Accommodation is available at the Rewley House Residential Centre, within the Department for Continuing Education, in central Oxford. The comfortable, en-suite, study-bedrooms have been rated as 4-Star Campus accommodation under the Quality In Tourism scheme, and come with tea- and coffee-making facilities, free Wi-Fi access and Freeview TV. Guests can take advantage of the excellent dining facilities and common room bar, where they may relax and network with others on the programme.

IT requirements

This course uses the Department’s online assignment submission system and online courseware. In order to participate in the course, and to prepare and submit your course assignments you will need access to the Internet and a computer meeting our recommended minimum computer specification. Students of this course may use the student computing facilities provided in Departmental buildings.

Fees

For students enrolled on the MSc in Experimental Therapeutics: £1740.00
For students taking a stand-alone short course: £1950.00

Scholarships

Potential sources of funding for courses in Experimental Therapeutics.

Details of funding opportunities including grants, bursaries and scholarships are available on our sources of funding page.

Payment

The course fee includes:

  • Tuition
  • Course materials
  • Refreshments and lunch on each day of the course
  • Access to the following University of Oxford libraries and services:
    • Radcliffe Science Library
    • Rewley House Continuing Education Library
    • Bodleian Libraries e-Resources
  • Access to facilities from the Department of Continuing Education, including:
    • The Graduate School
    • WebLearn virtual learning environment
    • Wi-fi access through Oxford Wireless LAN (OWL).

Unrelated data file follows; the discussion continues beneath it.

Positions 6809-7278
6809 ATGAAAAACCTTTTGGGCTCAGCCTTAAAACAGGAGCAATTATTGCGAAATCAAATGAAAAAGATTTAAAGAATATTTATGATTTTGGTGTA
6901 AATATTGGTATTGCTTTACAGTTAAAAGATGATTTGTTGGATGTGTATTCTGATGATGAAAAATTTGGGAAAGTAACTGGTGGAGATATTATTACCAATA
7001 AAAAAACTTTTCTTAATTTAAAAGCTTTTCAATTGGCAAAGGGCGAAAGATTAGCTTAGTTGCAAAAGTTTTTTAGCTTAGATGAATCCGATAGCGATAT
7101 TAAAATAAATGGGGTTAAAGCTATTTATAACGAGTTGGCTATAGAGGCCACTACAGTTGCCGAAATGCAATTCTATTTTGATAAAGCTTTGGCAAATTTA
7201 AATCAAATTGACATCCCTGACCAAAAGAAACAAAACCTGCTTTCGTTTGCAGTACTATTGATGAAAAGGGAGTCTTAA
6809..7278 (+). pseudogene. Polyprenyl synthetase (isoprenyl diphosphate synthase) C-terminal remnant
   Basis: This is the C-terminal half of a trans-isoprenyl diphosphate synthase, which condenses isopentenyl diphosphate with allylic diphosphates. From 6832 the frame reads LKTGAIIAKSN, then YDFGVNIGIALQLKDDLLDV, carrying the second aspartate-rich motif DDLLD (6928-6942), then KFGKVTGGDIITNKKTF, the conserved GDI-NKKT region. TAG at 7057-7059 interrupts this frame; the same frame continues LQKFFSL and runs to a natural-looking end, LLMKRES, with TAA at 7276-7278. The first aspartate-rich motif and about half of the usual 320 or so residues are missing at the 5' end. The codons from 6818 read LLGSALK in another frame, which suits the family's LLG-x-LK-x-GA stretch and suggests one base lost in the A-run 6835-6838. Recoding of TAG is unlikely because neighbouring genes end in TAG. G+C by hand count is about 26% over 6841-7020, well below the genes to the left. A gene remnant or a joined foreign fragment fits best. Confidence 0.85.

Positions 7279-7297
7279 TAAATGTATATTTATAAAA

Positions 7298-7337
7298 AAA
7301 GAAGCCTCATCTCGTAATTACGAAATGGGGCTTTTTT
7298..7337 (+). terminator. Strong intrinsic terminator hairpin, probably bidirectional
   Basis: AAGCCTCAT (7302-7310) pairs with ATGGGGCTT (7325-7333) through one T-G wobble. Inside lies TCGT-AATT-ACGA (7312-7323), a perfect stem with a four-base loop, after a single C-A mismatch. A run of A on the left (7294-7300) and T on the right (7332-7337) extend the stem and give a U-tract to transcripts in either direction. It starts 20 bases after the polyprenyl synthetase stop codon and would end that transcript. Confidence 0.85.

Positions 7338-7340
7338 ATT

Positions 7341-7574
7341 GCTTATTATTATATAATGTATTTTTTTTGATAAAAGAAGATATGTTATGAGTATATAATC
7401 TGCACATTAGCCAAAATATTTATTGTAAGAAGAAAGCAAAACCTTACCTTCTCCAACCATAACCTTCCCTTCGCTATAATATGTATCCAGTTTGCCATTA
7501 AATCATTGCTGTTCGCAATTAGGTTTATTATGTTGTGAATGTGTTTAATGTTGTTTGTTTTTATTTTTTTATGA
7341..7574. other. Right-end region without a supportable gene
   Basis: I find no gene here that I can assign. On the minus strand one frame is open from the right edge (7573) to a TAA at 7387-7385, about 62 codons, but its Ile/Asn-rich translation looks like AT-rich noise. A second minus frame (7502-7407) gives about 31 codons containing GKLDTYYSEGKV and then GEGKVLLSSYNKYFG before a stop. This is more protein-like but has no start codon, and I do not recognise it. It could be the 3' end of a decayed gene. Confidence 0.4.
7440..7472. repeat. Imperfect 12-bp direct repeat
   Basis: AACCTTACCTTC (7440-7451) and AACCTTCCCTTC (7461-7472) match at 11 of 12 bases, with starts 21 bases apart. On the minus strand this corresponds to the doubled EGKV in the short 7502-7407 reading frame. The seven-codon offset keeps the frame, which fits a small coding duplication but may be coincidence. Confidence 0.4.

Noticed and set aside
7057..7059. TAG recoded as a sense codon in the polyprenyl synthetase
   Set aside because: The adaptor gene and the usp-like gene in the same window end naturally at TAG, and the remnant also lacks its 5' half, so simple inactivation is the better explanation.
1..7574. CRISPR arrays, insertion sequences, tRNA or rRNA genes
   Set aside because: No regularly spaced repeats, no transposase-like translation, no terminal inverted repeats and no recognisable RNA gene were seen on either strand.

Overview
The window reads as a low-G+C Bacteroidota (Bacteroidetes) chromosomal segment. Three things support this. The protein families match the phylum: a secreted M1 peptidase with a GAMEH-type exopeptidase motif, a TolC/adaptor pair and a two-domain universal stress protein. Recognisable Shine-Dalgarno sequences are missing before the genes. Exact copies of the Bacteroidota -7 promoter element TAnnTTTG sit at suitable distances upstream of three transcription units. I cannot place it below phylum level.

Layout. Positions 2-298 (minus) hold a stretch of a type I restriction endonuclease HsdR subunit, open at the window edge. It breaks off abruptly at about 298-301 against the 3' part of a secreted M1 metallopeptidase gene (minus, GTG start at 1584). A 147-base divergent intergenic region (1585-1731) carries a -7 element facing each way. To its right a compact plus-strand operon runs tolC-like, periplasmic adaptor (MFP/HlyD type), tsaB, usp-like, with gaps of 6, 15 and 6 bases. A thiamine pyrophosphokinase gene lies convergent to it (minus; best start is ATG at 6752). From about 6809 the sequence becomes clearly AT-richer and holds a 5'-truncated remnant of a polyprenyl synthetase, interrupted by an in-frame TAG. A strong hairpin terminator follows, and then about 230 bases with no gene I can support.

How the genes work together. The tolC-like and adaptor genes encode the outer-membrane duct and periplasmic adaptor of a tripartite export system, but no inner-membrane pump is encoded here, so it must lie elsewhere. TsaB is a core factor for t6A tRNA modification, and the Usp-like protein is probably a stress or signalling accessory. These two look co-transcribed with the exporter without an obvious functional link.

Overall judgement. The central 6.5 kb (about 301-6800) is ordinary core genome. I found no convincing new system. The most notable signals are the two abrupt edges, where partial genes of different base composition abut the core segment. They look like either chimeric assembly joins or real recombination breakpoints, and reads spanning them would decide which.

Tutors

Prof Paul Brennan

Speaker

Paul Brennan received his PhD in organic chemistry from the University of California, Berkeley under the mentorship of Paul Bartlett working on synthetic methodology for combinatorial chemistry and synthesizing inhibitors for new anti-bacterial targets. Following three years of post-doctoral research with Steve Ley in Cambridge University on the total synthesis of rapamycin, Paul returned to California to take a position at Amgen. His research was focused on designing and synthesizing kinase inhibitors for oncology. After two years at Amgen, Paul accepted a position as medicinal chemistry design lead at the world-renowned Pfizer labs in Sandwich, UK. Over the next six years Paul designed and synthesized compounds for most major drug classes: GPCR’s, CNS-targets, ion-channels and metabolic enzymes. Following the closure of the Pfizer site in Sandwich in 2011, Paul joined the Structural Genomics Consortium as the Associate Professor of medicinal chemistry to discover chemical probes for epigenetic proteins.

Course aims

The course has been designed to:

  • enable students to understand the basic principles of modern drug design
  • enable students to understand principles of protein structural biology and its role in rational ligand design
  • enable students to design experiments to monitor drug/inhibitor action in vitro, in cell based systems and in vivo